12. 12. Engaging campuses in service to the community. Ohio Campus Compact VISTA Impact Report 2011: Marietta College The Ohio Campus Compact AmeriCorps*VISTA program strategically connects college resources with communities in need. Corps members gain valuable experience and educational awards. Campuses expand their civic outreach. And community partners receive critical support.HISTORY AND BACKGROUND Poverty Alleviation Focus Area: Food insecurity VISTA Corps member: Heather StewartMarietta College is located in Ohio’s southeast Appalachian Site Supervisor: Arielle Jenningsregion in Washington County. The area has continued to 740-376-4561 • aj002@marietta.edu!fight the battle against poverty since the downfall of the Ohio Campus Compact VISTA Sr. Program Director: Leshamanufacturing industry that was once booming on the river. Farias • (740) 587-8571 • lfarias@ohiocampuscompact.orgAccording to the U.S. Census Bureau, 14.7% of Washington www.ohiocampuscompact.orgCounty residents lived at or below the poverty level in 2009,and the rate of unemployment was up to 8.5% in April of2010. In addition to the high poverty and unemploymentrates, 14.7% of people in Washington County are consideredto be food insecure, meaning they struggle to put food onthe table for all three meals every day. Children are oftenthe ones most affected by these debilitating statistics, andMorgan County, Washington’s neighbor has seen evenworse conditions.Washington-Morgan Community Action (WMCAP) is a non-profit community based organization that serves bothWashington and Morgan Counties. For over 40 yearsWMCAP has been carrying out its commitment to help low-income individuals and families achieve growth and successthrough over 60 programs and a dedicated staff. Whatbegan as the first family planning program in the state ofOhio has grown to include programs ranging from healthcare Cindy Styer teaches the kids the importanceto delivery of meals and is a major employer and service of milk and dairy products in their diet.provider to the local communities. After their second nutrition lesson they learned how to follow a recipe to makeCOMMUNITY IMPACT vanilla ice cream, the perfect ending to one of the hottest days of the summer. CindyIn 2009 Marietta College and Ohio Campus Compact plans on returning to the site next year tocreated an AmeriCorps VISTA position thru Washington host more classes.Morgan Community Action. This year the OCC VISTA wasresponsible for creating a marketing plan to generate moreactivity at the Senior Nutrition Program congregational site Pictured: Brian, Kaile, Arabella and Anthonyin Marietta as well as hosting the Summer Feeding Site inNew Matamoras, Washington County. The New Matamorasunemployment rate was at 8.1% in March 2011 (continuedon reverse) 11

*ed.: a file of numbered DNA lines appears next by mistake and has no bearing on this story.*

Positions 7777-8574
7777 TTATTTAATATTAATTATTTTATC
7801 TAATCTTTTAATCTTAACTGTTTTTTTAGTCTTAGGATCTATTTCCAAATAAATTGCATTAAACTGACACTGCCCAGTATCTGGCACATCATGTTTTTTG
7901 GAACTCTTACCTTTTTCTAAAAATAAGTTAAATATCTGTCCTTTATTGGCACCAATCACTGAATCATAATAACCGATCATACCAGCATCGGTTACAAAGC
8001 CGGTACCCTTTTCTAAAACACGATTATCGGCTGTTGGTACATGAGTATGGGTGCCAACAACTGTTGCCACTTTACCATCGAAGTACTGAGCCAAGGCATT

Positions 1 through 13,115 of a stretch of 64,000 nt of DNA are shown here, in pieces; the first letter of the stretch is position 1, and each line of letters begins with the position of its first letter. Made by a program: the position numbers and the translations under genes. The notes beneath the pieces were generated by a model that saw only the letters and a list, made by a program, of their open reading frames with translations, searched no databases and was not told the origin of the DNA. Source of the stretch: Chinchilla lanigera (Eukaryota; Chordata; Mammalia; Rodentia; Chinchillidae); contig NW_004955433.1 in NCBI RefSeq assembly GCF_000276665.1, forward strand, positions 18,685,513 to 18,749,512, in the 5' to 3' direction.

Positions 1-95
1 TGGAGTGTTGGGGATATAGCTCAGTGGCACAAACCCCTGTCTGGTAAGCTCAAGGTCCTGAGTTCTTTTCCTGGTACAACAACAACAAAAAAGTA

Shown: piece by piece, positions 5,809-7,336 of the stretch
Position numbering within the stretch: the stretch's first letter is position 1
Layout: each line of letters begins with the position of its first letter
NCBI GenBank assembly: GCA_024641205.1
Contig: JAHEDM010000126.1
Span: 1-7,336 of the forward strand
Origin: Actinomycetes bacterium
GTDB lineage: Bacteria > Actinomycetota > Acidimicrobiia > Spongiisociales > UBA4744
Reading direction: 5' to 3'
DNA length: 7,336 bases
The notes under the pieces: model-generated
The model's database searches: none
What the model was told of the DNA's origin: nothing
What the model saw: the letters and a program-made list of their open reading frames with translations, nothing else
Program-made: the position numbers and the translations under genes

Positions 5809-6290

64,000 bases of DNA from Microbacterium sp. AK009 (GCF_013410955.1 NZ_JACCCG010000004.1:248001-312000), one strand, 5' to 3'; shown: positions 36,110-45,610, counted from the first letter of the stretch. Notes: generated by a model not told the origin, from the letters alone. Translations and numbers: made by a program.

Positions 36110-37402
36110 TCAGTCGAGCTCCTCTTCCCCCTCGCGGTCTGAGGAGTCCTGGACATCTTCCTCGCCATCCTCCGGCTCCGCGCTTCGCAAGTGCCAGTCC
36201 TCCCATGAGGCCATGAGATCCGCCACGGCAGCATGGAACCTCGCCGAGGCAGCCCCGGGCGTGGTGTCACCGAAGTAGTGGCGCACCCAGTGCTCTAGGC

13. 13. and 23.1% of the community was living at or below the The VISTA Impactpoverty level in 2009 so providing a hot and nutritious meal by the numbers:to the children in the area can do a lot to alleviate thetroubles some parents face over summer while their ! Summer Feeding New Matamoraschildren are not in school. The two unique views of food Meal Totals 2010-2011insecurity provide insight to the core struggles manycommunity members face every day. 308!COMMUNITY IMPACT 267! Meals Ordered 2010!The Summer Feeding site in New Matamoras provided over300 hot and nutritious meals to local children this summer, Meals Ordered 2011!fewer meals were leftover and less food was left untouched.The children learned the importance of recycling the firsttwo weeks of the program with the start of a recyclingprogram to reduce waste. Cindy Styer from Ohio Stateextension program visited the site twice to teach the kidsabout the importance of fruits and vegetables where thekids received bracelets to keep track of their daily servings 31!and then about milk and dairy products where the children 20! 7! 3!made ice cream from scratch. Hot Meals! Cold Meals! Leftover Meals!After a survey of the attendees at the Senior Nutritioncongregate site in Marietta it was clear to see what were thedriving factors that kept up the attendance. While the food !received high ratings from those surveyed most inattendance said they come in every day to spend time with About Ohio Campus Compacttheir friends. As a result, the marketing plan, with the goal AmeriCorps*VISTAof increasing meals served, focuses on the relationshipsattendees have with the community. The CABEL bus line, Ohio Campus Compact is a statewide nonprofitran through Washington Morgan Community Action, will coalition of colleges and university presidents and theirsupport advertisements for the Senior Nutrition Program campuses working to promote the civic purposes ofand information about the program will be available at other higher education. Ohio Campus Compact provideslocations and programs current site attendees visit. resources, services & partnerships to help Ohio campuses deepen their ability to educate students for civic and social responsibility and to improve communityCHALLENGES & OPPORTUNITIES FOR THE FUTURE life.The Summer Feeding Site faces many challenges every year. AmeriCorps*VISTA is the national service programThe biggest concern is that funding may not be available to designed specifically to fight poverty. Founded assupport the program in the future. However, the Volunteers in Service to America in 1965 andcommunity knows the importance of the program to those incorporated into the AmeriCorps network ofit serves so there is hope that those at Washington Morgan programs in 1993, VISTA has been on the front lines inCommunity Action will find the funds. Towards the end of the fight against poverty in America for more than 40the program many children began to invite their friends to years.lunch, significantly increasing the number of meals served sothere is an opportunity to grow with this concept when The Ohio Campus Compact AmeriCorps* VISTAmarketing the program next year. Continuing the recycling Program places and supports VISTAs who create andprogram and possibly starting a composting program with expand programs designed to bring individuals andthe community garden for next year will increase awareness communities out of poverty. VISTAs serve in theof the program in the local community. poorest areas of their communities to tackle poverty- related problems such as hunger and homelessness,The Senior Nutrition Program is facing low attendance at financial literacy, veteran student services, public health and college access. More information at:the Marietta congregate site but with the new marketing www.ohiocampuscompact.orgplan many of their concerns will be lessened, giving themmore time to focus on improving the quality of the mealsserved. 12